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Support Info: If you are a Survivor and need emotional support, a national crisis line is available 24 hours a day, seven days a week: Residential School Survivor Support Line: 1-866-925-4419. Additional Health Support Information: Emotional, cultural, and professional support services are also available to Survivors and their families through the Indian Residential Schools Resolution Health Support Program. Services can be accessed on an individual, family, or group basis.” These & regional support phone numbers are found at .

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Monday, September 26, 2022

stolen children: gimoodinaan binojiinhyan (+tweets) #LandBack


Thursday, September 22, 2022

How tribal placements benefit Native foster children’s health #PROTECTICWA


Allowing children from these communities to be placed through state foster care when there are family or tribal members to take them in dissociates children from their culture and perpetuates the harmful effects of decades of state and federal policies that enabled removal of Native children from their families and tribes.

Because evidence shows that children’s mental and physical health are best served when placed with a family or tribal member, the Litigation Center of the American Medical Association and State Medical Societies and the American Academy of Pediatrics (AAP) are urging the U.S. Supreme Court to uphold the Indian Child Welfare Act (ICWA) of 1978.

The law—passed in response to decades of laws that took children away from their families and tribes and promoted forced assimilation—says that a child’s extended family is the first preference for adoption, followed by members of the child’s tribe. In the case before the U.S. Supreme Court, Haaland et al. v. Brackeen et al., seven people, along with Texas, Louisiana and Indiana are challenging the ICWA’s provisions as race-based discrimination infringing on state sovereignty.

“Invalidating ICWA risks returning far too many children to the assimilationist realities of the past. The historical trauma that so many already suffer would be compounded and magnified with fresh loss. Preserving ICWA, however, protects the critical familial and tribal support networks” that American Indian and Alaska Native “children need to thrive,” says the amicus brief filed with the Supreme Court (PDF) by the AAP and AMA Litigation Center.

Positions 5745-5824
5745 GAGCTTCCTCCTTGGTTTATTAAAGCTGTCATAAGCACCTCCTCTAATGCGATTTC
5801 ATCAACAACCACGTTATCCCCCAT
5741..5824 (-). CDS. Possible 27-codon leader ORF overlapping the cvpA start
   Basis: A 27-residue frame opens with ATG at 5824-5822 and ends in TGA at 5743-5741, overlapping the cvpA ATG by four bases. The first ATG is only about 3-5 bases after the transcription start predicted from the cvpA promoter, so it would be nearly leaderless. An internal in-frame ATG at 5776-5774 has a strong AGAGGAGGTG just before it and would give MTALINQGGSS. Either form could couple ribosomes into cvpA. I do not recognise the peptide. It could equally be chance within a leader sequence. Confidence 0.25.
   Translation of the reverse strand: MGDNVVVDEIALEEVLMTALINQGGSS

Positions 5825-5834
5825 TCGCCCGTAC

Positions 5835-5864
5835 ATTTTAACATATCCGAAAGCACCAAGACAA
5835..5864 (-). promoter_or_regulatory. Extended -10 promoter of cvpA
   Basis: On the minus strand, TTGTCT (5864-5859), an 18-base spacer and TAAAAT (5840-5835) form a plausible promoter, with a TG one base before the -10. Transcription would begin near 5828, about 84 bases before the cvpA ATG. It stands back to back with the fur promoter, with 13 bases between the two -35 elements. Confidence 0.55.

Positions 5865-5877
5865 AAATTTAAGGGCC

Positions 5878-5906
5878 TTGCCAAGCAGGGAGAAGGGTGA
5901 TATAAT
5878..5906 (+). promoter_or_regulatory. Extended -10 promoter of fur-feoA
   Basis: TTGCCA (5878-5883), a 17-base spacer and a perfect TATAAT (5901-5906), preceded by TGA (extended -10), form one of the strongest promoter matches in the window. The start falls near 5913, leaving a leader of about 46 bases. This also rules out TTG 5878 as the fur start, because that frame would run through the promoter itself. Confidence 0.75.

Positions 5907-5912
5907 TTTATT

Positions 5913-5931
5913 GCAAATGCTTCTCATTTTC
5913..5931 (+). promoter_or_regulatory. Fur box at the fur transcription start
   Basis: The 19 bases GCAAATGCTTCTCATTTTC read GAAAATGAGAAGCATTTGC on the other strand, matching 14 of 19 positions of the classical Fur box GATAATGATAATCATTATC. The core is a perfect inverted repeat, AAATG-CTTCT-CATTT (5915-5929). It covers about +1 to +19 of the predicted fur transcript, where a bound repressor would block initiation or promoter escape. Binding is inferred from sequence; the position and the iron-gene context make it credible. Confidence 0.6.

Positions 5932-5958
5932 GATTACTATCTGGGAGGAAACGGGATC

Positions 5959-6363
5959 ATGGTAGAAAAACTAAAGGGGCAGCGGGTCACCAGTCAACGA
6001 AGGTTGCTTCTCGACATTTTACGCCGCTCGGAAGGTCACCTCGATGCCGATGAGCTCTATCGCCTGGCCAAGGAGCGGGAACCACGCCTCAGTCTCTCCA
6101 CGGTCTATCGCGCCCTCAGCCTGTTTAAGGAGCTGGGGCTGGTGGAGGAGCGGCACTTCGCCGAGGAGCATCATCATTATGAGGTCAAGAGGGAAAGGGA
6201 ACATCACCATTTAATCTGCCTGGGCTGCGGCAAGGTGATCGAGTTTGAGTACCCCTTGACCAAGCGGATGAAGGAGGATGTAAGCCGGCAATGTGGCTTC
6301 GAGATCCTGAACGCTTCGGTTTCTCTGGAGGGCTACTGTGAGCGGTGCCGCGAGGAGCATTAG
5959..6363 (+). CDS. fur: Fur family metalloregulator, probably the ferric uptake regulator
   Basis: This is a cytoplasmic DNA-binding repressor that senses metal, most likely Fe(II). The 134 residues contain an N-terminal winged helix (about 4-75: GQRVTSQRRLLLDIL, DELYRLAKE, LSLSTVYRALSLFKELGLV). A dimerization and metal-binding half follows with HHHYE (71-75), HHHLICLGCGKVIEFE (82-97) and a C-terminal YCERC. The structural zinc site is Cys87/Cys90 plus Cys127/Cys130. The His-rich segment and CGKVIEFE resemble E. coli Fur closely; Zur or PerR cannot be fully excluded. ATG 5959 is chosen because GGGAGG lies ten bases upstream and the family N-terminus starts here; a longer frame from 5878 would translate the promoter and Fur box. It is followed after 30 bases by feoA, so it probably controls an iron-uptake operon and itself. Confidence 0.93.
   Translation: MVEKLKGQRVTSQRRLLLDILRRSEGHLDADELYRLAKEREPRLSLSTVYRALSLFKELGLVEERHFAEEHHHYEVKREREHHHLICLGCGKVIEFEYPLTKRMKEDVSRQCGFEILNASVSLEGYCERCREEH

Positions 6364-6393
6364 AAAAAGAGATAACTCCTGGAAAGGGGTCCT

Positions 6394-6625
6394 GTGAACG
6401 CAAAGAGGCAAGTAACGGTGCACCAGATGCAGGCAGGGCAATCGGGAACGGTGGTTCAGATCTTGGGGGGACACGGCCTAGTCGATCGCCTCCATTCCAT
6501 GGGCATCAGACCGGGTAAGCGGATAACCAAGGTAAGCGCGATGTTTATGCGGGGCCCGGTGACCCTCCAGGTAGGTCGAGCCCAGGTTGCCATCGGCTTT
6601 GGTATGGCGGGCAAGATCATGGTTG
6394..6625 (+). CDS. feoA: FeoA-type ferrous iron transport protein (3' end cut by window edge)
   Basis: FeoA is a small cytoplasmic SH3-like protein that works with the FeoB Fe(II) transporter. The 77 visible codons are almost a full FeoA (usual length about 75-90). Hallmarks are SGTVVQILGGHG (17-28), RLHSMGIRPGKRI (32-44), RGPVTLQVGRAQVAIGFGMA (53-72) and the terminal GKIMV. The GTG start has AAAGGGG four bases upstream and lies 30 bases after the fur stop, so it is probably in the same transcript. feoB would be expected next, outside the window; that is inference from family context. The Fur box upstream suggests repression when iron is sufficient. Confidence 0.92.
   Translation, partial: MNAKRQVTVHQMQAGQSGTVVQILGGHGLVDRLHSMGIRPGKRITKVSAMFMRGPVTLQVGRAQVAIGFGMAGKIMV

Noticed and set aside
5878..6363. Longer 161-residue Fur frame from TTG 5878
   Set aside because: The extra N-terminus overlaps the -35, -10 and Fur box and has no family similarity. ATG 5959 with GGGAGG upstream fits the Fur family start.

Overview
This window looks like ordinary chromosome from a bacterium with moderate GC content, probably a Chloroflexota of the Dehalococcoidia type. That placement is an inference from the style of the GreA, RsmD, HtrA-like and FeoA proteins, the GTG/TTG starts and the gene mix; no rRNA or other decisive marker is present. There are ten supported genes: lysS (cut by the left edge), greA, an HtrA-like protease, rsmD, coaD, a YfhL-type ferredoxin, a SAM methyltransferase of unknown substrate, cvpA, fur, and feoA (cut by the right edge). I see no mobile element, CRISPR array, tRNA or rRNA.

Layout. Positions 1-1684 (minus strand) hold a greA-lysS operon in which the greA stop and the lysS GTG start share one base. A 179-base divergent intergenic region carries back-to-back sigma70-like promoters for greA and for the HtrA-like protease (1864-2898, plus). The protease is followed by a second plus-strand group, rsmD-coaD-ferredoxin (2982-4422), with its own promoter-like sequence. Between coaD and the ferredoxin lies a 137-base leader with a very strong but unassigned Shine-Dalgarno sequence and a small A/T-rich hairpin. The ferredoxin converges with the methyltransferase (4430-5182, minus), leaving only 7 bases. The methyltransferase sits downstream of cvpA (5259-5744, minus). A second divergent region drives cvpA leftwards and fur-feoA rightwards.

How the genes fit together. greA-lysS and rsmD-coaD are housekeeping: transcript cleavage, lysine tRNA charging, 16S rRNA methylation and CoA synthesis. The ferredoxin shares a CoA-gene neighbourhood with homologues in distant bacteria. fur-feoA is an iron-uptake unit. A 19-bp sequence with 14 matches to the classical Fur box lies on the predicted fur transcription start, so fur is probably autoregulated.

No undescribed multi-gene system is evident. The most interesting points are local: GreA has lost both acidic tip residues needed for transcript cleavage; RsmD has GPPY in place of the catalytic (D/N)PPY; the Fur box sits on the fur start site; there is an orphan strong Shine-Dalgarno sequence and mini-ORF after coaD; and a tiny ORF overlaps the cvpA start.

Find out more about the cases in which the AMA Litigation Center is providing assistance and learn about the Litigation Center’s case-selection criteria.



Monday, September 19, 2022

Tweets #Orange Shirt Day





Saturday, September 17, 2022

Margaret D. Jacobs — After One Hundred Winters - with Alaina E. Roberts


2021 BOOK: After One Hundred Winters confronts the harsh truth that the United States was founded on the violent dispossession of Indigenous people and asks what reconciliation might mean in light of this haunted history. In this timely and urgent book, settler historian Margaret Jacobs tells the stories of the individuals and communities who are working together to heal historical wounds--and reveals how much we have to gain by learning from our history instead of denying it. 

Purchase Book Here: 

Margaret D. Jacobs is professor of history and director of the Center for Great Plains Studies at the University of Nebraska-Lincoln. 

Her books include White Mother to a Dark Race: Settler Colonialism, Maternalism, and the Removal of Indigenous Children in the American West and Australia, 1880-1940